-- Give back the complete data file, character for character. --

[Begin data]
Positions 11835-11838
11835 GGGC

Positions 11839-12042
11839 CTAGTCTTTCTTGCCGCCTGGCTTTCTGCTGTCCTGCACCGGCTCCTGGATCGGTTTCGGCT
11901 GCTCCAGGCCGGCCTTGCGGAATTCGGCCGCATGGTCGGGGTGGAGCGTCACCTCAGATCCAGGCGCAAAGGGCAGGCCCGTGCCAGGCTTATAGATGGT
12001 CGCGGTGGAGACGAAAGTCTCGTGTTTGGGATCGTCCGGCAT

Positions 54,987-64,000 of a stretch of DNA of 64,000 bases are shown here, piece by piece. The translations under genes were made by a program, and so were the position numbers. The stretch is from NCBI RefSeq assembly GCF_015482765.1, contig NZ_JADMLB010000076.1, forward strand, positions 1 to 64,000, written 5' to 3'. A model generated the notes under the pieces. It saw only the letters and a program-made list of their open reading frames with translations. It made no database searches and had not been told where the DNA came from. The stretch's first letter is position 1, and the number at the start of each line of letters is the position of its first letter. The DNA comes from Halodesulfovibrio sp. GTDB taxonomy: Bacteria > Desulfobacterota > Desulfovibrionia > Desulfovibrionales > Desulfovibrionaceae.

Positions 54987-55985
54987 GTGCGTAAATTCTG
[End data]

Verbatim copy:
Positions 11835-11838
11835 GGGC

Positions 11839-12042
11839 CTAGTCTTTCTTGCCGCCTGGCTTTCTGCTGTCCTGCACCGGCTCCTGGATCGGTTTCGGCT
11901 GCTCCAGGCCGGCCTTGCGGAATTCGGCCGCATGGTCGGGGTGGAGCGTCACCTCAGATCCAGGCGCAAAGGGCAGGCCCGTGCCAGGCTTATAGATGGT
12001 CGCGGTGGAGACGAAAGTCTCGTGTTTGGGATCGTCCGGCAT

Positions 54,987-64,000 of a stretch of DNA of 64,000 bases are shown here, piece by piece. The translations under genes were made by a program, and so were the position numbers. The stretch is from NCBI RefSeq assembly GCF_015482765.1, contig NZ_JADMLB010000076.1, forward strand, positions 1 to 64,000, written 5' to 3'. A model generated the notes under the pieces. It saw only the letters and a program-made list of their open reading frames with translations. It made no database searches and had not been told where the DNA came from. The stretch's first letter is position 1, and the number at the start of each line of letters is the position of its first letter. The DNA comes from Halodesulfovibrio sp. GTDB taxonomy: Bacteria > Desulfobacterota > Desulfovibrionia > Desulfovibrionales > Desulfovibrionaceae.

Positions 54987-55985
54987 GTGCGTAAATTCTG